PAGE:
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Buying A Home With Bad Credit

Buying A Home With Bad Credit

Realistically, most individuals will be unable to buy a home with bad credit. The question is what denotes bad credit and what can be done to improve your credit situation to facilitate the purchase of a home. Getting qualified for a mortgage is a complicated process with many variables which are considered when approving an individual. By understanding what is involved when qualifying for a mortgage you can take steps to clean up your credit and hopefully get approved to buy a home.

Qualifying for a mortgage isn't just about a certain credit score from the credit bureau but includes additional specifications such as length of employment the amount down. Normally a credit score below 550 will make obtaining a mortgage difficult as these individuals are considered significant financial risks. But what exactly is making the score as low as it is? Is it an outstanding legal judgment that was subsequently paid off but hasn't been removed from the credit bureaus? Or is it repeated numerous late payments made to multiple credit cards? The type of black marks which appear on your credit report will determine what you need to do next. Fortunately the credit reporting agencies provide a challenge process which will allow you to report any inaccuracies to get them removed from your credit report. If however the low score is a result of missed or late payments then that is something that can only be corrected with time.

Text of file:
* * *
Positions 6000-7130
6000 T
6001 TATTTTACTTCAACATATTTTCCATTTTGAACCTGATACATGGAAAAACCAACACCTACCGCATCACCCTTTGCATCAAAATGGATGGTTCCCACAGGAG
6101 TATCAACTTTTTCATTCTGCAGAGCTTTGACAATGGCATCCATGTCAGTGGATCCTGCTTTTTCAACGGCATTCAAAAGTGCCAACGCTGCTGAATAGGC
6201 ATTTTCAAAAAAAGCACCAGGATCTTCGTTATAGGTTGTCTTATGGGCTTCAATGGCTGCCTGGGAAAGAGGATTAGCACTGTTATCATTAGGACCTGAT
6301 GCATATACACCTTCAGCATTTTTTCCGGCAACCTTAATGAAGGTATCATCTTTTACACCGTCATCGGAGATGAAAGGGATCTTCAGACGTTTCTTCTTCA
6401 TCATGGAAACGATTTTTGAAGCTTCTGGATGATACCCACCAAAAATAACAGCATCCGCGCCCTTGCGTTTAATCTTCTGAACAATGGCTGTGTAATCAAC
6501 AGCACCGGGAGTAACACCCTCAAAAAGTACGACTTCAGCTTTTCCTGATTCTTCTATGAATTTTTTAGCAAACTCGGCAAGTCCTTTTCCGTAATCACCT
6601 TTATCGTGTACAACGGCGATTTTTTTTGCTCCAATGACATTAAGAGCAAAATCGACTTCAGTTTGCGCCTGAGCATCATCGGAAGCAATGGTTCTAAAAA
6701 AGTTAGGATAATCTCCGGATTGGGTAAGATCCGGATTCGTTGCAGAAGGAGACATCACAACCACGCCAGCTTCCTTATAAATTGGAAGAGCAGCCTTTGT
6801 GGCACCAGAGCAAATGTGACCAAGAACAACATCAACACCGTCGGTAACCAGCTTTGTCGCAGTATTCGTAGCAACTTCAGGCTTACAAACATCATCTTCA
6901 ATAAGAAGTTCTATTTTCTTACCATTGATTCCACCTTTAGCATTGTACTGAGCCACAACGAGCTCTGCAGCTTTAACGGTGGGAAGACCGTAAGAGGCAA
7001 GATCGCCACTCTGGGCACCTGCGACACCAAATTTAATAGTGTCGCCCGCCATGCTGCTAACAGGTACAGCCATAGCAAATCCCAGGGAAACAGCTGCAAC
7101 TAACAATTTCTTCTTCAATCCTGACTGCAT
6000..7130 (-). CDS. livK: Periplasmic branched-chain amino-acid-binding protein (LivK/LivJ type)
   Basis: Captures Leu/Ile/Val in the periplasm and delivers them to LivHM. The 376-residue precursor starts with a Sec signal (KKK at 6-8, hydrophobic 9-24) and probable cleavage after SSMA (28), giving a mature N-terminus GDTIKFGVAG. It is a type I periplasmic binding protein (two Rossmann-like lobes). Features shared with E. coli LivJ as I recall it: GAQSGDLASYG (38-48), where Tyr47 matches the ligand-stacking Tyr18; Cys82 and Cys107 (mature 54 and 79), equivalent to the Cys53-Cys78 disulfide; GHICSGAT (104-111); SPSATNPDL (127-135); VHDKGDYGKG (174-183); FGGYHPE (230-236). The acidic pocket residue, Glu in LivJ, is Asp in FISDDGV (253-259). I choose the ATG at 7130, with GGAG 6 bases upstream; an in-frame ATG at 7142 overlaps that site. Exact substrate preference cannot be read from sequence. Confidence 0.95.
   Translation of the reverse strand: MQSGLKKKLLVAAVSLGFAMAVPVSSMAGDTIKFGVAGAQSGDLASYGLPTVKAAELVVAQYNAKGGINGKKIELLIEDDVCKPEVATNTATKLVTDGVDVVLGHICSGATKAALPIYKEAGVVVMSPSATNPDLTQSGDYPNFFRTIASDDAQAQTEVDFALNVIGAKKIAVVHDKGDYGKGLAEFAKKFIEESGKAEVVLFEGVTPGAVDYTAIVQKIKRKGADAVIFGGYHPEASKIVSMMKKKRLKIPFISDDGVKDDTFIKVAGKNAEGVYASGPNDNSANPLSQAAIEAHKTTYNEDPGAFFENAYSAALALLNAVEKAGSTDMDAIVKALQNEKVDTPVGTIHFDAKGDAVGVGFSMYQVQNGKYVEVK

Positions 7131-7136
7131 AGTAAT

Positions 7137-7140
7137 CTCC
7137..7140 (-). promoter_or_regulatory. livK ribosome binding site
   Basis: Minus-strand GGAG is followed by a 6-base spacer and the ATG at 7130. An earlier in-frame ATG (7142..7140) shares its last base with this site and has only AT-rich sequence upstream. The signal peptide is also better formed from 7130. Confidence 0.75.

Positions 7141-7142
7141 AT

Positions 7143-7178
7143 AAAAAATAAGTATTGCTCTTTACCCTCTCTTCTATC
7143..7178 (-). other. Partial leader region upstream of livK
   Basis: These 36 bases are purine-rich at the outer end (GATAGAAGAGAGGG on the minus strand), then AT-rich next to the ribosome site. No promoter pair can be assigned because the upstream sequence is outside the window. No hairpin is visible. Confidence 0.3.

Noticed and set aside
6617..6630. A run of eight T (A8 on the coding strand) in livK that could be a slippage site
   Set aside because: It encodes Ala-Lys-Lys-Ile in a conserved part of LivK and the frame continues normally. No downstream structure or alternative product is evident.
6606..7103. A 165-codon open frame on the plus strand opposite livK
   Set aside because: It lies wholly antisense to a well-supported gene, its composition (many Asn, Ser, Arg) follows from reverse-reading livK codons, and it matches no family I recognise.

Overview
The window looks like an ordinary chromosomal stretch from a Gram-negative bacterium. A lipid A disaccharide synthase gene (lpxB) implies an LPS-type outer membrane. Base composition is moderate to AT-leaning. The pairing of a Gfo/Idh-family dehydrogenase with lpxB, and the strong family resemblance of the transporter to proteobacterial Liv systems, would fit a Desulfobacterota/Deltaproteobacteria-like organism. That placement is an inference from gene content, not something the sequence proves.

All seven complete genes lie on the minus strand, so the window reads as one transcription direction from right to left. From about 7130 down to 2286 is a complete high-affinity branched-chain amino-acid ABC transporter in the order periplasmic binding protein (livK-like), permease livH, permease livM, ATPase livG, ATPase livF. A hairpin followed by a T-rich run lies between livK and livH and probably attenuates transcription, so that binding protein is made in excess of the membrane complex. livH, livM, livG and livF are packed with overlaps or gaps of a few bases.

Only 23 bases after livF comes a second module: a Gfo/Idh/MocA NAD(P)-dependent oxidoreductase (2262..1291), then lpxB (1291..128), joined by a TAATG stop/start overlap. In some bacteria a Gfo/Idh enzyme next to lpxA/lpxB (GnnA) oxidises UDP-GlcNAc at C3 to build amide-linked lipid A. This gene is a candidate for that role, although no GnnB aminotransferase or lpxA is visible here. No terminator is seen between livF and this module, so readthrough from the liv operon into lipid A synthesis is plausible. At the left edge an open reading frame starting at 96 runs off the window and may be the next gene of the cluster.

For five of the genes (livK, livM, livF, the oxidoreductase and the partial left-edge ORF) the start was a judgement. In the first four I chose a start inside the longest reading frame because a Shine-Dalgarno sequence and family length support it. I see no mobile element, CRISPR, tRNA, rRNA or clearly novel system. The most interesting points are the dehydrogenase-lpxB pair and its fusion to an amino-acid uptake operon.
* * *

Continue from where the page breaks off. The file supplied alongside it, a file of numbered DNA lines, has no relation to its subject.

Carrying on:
Speaking with a financial institution for mortgage pre-qualification can help in determining what needs to be done regarding your current credit situation. The loan officer should be able to provide limited guidance by telling you what is holding up your approval. If they say make consistent on-time credit card payments for 6 to 12 months to improve your credit score and then come back then this valuable insight is a course of action which should be followed. If however a bankruptcy appears on your credit reports within the last 3 to 5 years it may be next to impossible to qualify for a mortgage at any point in the near future. Most lenders understand losing a job or unexpected medical bills because it is in their best interest to lend money. However, they are always wary of significant financial risk by lending to individuals with a history of bad decision making.

Buying a home with bad credit is a possibility but the question is how bad is the credit and how proactive is the individual in correcting mistakes of the past. Working to get your credit back on track and show prospective mortgage lenders you're serious about being a responsible property owner will go a long way to getting you qualified for a mortgage. Being turned down isn't the worst thing to happen if you ask why and take steps to fix what is preventing you from purchasing a home. Also, the more money you are able to make as a down payment means the less money is needed for a mortgage loan which could make it easier to purchase a home. Speak with professionals such as a loan officer or a real estate agent to get a road map for what needs to be done to buy a home with bad credit.

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